Archdeacon Palmer said they were troubled with too much oratory, and therefore he would only offer a few remarks. He thought the addition proposed by Mr. Givins to the Canon was an incongruous one. The Canon referred to orders, rites and ceremonies, whilst his addition referred to vestments, a quite different matter. His amendment would come up more properly in the consideration of the 13th Canon, which referred especially to vestments. He would therefore suggest that Canon Loosemore withdraw his amendment, and that Mr. Givins also withdraw his amendment, and if he thought proper bring it up again on the 13th Canon. He did not wish to see any objectionable practices introduced into this country and when they saw what was going on in England, it was but reasonable that the Church in Canada should endeavour to adopt measures to [48/49] prevent the same practices from being introduced here. Before the royal commission on Ritualistic practices in England, a clergyman had testified that he considered himself a sacrificing priest. He maintained that the line which separated that man from Romanism was of the slenderest kind (Hear). Hence it was reasonable that the Church in Canada should be desirous of taking such precautions that any clergyman in Canada could never occupy such a position.

Rev. Canon Loosemoore said his amendment was intended to embody certain reasons why he should bring it before the House. Instead of withdrawing it he would prefer that it should be put to the House, and be lost, in order that it might be recorded on the minutes.

Canon Loosemoore's amendment was then put and lost.

Archdeacon Palmer then moved, seconded by Rev. H. Caulfield, that the 13th Canon now be taken into consideration.

At the request of the Prolocutor, Archdeacon Palmer took the chair.

The Prolocutor then said that in reference to the subject of vestments, a Committee of the House had reported, and surely they ought in some way to take that report into consideration in connection with the subject. He thought it would be advisable to take up the report and come to some resolution on it, which would not be so stringent as a Canon-an object desirable (No.)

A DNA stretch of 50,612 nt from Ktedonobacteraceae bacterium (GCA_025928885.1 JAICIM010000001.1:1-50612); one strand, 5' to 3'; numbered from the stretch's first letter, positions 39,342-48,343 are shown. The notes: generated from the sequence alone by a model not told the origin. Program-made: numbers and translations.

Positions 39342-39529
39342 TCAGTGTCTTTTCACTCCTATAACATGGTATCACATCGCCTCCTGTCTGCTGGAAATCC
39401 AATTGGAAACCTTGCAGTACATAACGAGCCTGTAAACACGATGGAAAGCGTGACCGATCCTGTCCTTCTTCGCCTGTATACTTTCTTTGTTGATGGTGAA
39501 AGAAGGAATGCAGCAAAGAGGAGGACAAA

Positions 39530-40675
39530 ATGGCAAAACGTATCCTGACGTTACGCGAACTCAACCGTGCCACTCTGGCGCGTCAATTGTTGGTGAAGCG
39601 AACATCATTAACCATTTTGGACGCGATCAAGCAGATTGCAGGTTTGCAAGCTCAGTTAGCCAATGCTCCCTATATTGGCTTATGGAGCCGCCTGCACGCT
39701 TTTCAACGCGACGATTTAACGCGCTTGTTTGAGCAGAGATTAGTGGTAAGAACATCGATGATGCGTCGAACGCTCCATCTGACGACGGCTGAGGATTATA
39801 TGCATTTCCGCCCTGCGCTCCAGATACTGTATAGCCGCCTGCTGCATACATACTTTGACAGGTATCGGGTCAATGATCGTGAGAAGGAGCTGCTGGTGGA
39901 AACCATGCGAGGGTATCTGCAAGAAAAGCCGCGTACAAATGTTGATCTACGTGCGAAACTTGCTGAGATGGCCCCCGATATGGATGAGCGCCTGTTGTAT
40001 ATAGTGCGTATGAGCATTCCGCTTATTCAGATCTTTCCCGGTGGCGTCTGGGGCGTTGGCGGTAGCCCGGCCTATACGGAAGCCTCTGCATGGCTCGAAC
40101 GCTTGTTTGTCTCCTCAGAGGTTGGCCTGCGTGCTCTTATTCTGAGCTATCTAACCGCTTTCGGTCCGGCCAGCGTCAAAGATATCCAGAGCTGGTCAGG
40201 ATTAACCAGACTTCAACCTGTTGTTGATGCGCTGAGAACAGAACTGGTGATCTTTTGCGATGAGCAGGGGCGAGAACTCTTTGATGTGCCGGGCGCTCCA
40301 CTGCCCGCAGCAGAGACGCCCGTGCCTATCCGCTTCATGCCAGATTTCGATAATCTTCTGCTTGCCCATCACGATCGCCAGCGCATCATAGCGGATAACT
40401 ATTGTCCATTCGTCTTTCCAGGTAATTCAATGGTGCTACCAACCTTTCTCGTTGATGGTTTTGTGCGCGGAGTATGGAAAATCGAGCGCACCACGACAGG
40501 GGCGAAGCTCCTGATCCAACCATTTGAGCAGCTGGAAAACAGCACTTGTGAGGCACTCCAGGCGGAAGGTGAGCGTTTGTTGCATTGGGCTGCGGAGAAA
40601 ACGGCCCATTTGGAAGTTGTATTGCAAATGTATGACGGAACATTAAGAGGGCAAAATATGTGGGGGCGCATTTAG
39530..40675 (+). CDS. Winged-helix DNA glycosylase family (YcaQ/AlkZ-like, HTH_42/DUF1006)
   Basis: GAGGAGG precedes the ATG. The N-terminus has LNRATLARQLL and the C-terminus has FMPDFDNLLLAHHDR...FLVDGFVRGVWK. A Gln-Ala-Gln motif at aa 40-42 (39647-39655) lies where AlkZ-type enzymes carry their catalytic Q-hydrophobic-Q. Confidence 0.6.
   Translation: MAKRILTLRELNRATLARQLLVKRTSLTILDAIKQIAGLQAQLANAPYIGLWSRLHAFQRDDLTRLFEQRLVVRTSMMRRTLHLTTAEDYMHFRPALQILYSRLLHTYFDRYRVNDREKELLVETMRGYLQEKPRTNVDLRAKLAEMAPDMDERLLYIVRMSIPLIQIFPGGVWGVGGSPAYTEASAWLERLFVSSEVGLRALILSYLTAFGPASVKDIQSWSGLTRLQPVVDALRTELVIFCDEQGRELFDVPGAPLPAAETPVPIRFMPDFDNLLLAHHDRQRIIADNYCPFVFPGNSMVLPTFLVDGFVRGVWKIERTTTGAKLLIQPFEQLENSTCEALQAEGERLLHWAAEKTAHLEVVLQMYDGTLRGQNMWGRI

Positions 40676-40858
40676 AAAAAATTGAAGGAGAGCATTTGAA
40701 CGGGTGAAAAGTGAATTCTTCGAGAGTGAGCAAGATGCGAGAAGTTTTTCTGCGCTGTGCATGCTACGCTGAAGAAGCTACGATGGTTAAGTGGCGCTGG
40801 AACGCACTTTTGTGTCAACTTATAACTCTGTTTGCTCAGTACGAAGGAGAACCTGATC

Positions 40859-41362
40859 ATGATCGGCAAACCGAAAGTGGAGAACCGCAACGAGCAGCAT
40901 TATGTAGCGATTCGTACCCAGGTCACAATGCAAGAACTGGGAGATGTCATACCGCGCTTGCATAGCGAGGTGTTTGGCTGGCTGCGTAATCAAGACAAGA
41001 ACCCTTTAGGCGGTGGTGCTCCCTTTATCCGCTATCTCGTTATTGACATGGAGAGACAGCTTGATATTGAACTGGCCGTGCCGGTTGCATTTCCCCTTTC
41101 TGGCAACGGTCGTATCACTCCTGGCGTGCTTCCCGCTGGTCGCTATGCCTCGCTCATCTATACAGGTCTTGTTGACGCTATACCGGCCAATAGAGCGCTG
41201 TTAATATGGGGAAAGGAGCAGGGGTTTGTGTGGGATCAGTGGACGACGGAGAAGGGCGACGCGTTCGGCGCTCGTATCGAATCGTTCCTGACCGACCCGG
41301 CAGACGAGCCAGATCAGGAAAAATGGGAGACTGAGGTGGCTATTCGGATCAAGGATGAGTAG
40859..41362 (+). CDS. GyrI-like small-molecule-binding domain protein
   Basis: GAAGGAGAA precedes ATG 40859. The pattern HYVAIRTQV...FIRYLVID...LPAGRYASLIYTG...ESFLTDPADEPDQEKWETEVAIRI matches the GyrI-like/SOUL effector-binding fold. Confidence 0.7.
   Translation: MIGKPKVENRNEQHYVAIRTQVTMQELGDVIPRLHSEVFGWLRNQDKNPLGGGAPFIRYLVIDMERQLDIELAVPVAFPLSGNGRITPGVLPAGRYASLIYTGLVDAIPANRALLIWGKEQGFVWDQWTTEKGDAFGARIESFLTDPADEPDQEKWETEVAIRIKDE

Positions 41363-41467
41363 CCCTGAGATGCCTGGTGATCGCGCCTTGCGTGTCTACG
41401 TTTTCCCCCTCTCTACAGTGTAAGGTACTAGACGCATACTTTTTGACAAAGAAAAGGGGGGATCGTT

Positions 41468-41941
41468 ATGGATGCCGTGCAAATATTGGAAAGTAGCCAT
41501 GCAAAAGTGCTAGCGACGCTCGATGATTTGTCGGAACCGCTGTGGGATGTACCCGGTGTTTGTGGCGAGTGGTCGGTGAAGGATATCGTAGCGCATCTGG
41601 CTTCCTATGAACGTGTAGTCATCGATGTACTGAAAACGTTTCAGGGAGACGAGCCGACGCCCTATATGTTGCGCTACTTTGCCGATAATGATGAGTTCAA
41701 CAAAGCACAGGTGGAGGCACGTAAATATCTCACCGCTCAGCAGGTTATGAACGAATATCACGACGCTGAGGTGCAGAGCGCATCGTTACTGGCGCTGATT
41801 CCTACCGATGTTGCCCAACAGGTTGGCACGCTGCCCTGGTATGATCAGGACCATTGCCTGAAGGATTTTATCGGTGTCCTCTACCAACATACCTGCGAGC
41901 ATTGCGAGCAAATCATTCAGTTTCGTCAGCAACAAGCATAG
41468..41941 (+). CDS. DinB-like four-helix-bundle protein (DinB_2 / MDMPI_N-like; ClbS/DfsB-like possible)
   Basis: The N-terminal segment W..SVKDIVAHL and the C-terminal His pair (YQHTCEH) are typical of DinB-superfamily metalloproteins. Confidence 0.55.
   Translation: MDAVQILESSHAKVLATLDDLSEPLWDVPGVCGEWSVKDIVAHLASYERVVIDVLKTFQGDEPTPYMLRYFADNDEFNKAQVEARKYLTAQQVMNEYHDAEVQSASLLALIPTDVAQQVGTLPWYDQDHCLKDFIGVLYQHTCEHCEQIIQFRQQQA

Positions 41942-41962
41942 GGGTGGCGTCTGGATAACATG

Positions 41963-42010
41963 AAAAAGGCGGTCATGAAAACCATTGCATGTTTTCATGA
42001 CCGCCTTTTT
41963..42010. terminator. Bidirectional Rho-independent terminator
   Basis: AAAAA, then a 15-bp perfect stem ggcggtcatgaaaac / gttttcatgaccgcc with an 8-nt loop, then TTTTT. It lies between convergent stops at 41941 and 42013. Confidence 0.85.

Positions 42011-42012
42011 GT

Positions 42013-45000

Archdeacon Palmer suggested that it would be better if Rev. Mr. Givins would allow his amendment to drop for the present, and let them proceed to the consideration of the 13th Canon.

Rev. S. Givins did not know how to answer the venerable Archdeacon. There had been so much manoeuvring on this subject that he did not know what course to take. He would place himself in the hands of the gentlemen who had supported his amendment. If they wished to withdraw, he would not object; but he came there with the special object of settling this question, and he did not want to go home without having carried out that object.

Rev. H. Caulfield suggested that Mr. Givins withdraw his amendment, and then let them pass the 2nd Canon, as it stood originally. Then bring up the 13th Canon immediately after, and the question of vestments could then come up.

Prof. Wilson said he was willing to accept the proposition of Archdeacon Palmer, because he believed it would attain the object which they had in view.

Rev. G. Slack thought the House was falling into a great mistake. He was willing to withdraw the amendment of which he was a seconder, provided he was sure that they would at once take up the 13th Canon.

Judge Jarvis suggested that the 13th Canon be allowed to come immediately after the 2nd.

Rev. S. Givins was willing to withdraw his amendment, provided that he could bring it up again on some other Canon.

All the amendments were then withdrawn.